During the development of proteins for use as biotherapeutics, the primary structure (amino acid sequence) is important in defining protein activity. It is also crucial to characterize the protein’s higher-order structure (HOS) to understand the protein’s stability, folding, structure, and functional activity.  This information is used to make decisions which drugs to move forward in development, and also as quality control and biocomparability studies.

Monoclonal antibody

A recently published book, Biophysical Characterization of Proteins in Developing Biopharmaceuticals (Houde and Berkowitz, authors, Elsevier, 2014), aims to help scientists successfully implement biophysical methodologies to characterize HOS of protein drugs. This includes describing the capabilities of these assays and what information they are able to deliver. Since protein drugs are complex biomolecules, this book also discusses the best practices to collect biophysical information, and avoid possible pitfalls, so scientists can make informed decisions during drug development.

Bioanalytical tools described in the book include: static light scattering, dynamic light scattering, nanoparticle tracking analysis, differential scanning calorimetry, size exclusion chromatography, resonant mass measurement (Archimedes), Raman spectroscopy, particle and viscosity assays.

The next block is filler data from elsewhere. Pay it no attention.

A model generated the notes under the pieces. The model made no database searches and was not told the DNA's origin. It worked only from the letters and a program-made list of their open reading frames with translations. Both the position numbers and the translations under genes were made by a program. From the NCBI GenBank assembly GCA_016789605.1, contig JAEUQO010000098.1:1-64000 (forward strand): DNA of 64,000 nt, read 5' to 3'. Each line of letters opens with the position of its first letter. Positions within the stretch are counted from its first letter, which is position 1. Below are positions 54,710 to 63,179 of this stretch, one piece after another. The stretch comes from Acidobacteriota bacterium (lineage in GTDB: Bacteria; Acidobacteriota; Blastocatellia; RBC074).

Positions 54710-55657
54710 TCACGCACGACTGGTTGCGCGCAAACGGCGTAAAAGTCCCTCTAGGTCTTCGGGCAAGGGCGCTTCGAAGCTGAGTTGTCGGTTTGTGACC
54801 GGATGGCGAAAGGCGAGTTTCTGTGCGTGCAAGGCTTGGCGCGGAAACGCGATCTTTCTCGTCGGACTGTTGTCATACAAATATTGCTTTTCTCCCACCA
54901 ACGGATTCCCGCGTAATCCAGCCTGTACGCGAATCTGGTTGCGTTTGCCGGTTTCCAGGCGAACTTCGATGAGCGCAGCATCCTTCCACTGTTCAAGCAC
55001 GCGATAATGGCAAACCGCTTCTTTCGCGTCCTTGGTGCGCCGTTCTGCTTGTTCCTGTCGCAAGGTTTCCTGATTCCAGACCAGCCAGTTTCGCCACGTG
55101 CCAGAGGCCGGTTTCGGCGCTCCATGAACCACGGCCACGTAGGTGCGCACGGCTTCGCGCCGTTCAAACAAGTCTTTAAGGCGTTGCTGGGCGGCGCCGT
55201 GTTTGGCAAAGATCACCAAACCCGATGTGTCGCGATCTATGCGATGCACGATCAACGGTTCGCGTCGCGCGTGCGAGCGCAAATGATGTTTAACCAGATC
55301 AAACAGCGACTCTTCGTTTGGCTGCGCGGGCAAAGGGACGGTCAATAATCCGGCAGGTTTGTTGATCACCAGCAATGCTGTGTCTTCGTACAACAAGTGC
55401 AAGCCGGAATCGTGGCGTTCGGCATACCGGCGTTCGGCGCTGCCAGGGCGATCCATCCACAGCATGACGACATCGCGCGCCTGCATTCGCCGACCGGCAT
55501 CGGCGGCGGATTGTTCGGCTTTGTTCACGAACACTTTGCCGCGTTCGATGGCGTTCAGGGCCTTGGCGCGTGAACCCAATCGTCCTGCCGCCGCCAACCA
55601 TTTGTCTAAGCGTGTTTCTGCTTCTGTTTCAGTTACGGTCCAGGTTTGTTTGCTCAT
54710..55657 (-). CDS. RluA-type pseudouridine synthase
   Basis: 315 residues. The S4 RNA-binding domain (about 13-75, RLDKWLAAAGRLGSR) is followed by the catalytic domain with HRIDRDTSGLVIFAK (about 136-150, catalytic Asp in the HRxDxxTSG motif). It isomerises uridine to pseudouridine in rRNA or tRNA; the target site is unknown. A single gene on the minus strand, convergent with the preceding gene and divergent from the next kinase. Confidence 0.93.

The authors of each chapter are experts in the field, many currently working in the biopharmaceutical industry. I was invited to co-write the section on Differential Scanning Calorimetry (DSC) with Dr. Stephen Demarest, a scientist with Eli Lilly Biotechnology Center in San Diego, California.

DSC, including the MicroCal VP-Capillary DSC, is a tool to characterize thermal stability,  and DSC has an important role  in the discovery and development of protein and peptide therapeutics. Many biotherapeutics currently entering the clinic have undergone engineering to optimize desirable characteristics like immunogenic profiles, function/activity, and shelf life. Biophysical tools like DSC demonstrate that these engineered molecules maintain physical stability.  DSC also helps in process development and manufacturing of biotherapeutics , as well as  its formulation.  You can purchase a PDF of this chapter on the Science Direct website – more details here.

The book serves as a roadmap for scientists on which techniques to prioritize, and what they need to focus on, for successful development of new drugs in an efficient and cost effective manner – click here for more details.

View Verna Frasca’s profile on ResearchGate.

Further Resources:

Application Note: Accelerating the development of optimized therapeutic protein formulations using Differential Scanning Calorimetry

Whitepaper: Differential Scanning Calorimetry: Theory and Practice

Recorded Webinar: Solve stability problems in preformulation and process development using DSC